They say, “Nothing can be said to be certain, except death and taxes.” Well, I filed my taxes two weeks ago, and this week my grandfather, Lyle Martin, and Christa’s uncle, John Miller, both passed away. Death is never welcome, and it always seems to come too soon. Grandpa was ninety-one years old; he had lived a relatively long life, but his death still feels as though it came too soon. Uncle John was considerably younger than Grandpa, but cancer took his life at an age younger than we would have preferred. These confrontations with death remind me again that life is shorter than I imagine; the end is coming no matter how much I fight it. The psalmist wanted this reminder, for he said, “Lord, make me to know my end, and what is the extent of my days; let me know how transient I am. Behold, You have made my days as handbreadths, and my lifetime as nothing in Your sight; surely every man at his best is a mere breath” (Ps 39:4-5). Being reminded of the shortness of our lives, drives us to hope in God, rather than in this life (Ps 39:7). But we must ask then, “For what do we hope in God?” We don’t hope to escape death, nor do we hope that death will be as painless as possible. We can’t rest our confidence in growing old even. But we do hope in the resurrection. This is what Paul pointed to as he comforted the believers in Thessalonica who were losing their brothers and sisters in Christ to extreme persecution and suffering. “But we do not want you to be uninformed, brethren, about those who [have died], so that you will not grieve as do the rest who have no hope. For if we believe that Jesus died and rose again, even so God will bring with Him those who have fallen asleep in Jesus” (1 Thess 4:13-14). This is a good reminder to us that our hope in death actually goes beyond heaven itself. It is grounded in the reality of the resurrection; believers in Jesus won’t stay dead. For this reason, when death confronts me, as it has this past week, I remember my present mortality and my future immortality. At that point death loses for good as it’s swallowed up in victory (1 Cor 15:54). Death feels like it’s winning this week, but a day is coming when death will lose both its victory and its sting. On weeks like this, I long for that day even more, as I hope in what John Donne expressed in his sonnet, “Death, Be Not Proud”:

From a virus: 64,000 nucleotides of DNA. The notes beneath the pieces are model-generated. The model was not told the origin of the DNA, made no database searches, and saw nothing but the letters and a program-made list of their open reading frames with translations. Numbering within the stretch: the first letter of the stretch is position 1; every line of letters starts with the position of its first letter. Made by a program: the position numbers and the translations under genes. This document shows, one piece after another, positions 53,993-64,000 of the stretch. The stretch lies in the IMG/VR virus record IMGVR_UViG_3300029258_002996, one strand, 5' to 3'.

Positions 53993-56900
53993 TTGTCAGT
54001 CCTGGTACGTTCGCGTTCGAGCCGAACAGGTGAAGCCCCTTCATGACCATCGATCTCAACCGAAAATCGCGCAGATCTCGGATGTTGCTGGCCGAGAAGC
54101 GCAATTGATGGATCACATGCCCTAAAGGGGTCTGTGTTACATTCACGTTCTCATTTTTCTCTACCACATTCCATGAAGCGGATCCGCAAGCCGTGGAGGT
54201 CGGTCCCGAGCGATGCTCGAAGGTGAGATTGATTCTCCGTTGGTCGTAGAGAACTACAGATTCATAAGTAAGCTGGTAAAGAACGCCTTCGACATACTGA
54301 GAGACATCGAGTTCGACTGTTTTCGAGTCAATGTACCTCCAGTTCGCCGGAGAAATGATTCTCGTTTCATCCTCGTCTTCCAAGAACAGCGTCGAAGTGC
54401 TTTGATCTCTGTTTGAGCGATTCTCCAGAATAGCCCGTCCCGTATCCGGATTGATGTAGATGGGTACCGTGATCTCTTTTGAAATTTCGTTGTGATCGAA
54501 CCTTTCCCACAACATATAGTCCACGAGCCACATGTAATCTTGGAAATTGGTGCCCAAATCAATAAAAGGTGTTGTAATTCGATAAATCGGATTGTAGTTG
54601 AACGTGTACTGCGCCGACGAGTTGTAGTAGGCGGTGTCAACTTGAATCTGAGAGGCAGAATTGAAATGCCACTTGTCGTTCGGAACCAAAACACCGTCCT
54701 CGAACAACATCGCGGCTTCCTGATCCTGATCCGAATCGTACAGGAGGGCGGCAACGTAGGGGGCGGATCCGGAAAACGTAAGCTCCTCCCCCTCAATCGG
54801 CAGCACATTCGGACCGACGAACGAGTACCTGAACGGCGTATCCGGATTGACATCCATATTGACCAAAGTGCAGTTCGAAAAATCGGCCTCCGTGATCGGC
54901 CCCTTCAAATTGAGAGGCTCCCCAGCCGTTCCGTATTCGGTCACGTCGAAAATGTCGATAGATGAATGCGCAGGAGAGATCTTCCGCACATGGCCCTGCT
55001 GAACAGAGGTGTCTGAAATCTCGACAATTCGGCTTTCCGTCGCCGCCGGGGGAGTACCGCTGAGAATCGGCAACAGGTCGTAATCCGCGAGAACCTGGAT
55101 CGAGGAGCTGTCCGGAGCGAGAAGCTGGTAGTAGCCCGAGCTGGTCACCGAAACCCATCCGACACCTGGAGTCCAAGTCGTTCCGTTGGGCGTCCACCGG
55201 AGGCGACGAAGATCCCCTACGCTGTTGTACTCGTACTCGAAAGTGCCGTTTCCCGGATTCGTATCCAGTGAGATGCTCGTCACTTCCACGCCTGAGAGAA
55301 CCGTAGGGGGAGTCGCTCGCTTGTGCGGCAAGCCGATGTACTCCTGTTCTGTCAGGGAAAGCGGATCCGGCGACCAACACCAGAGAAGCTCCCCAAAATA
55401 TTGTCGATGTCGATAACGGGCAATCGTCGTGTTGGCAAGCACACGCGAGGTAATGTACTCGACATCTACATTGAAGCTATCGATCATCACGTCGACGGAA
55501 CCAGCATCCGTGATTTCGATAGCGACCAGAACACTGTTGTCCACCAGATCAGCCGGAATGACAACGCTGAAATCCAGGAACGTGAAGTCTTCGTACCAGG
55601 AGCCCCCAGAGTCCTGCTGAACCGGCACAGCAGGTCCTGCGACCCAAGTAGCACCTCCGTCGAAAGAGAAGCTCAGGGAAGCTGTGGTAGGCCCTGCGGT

Death, be not proud, though some have called thee
Mighty and dreadful, for thou art not so;
For those whom thou think’st thou dost overthrow
Die not, poor Death, nor yet canst thou kill me.
From rest and sleep, which but thy pictures be,
Much pleasure; then from thee much more must flow,
And soonest our best men with thee do go,
Rest of their bones, and soul’s delivery.
Thou art slave to fate, chance, kings, and desperate men,
And dost with poison, war, and sickness dwell,
And poppy or charms can make us sleep as well
And better than thy stroke; why swell’st thou then?
One short sleep past, we wake eternally
And death shall be no more; Death, thou shalt die.
-Pastor Rory Martin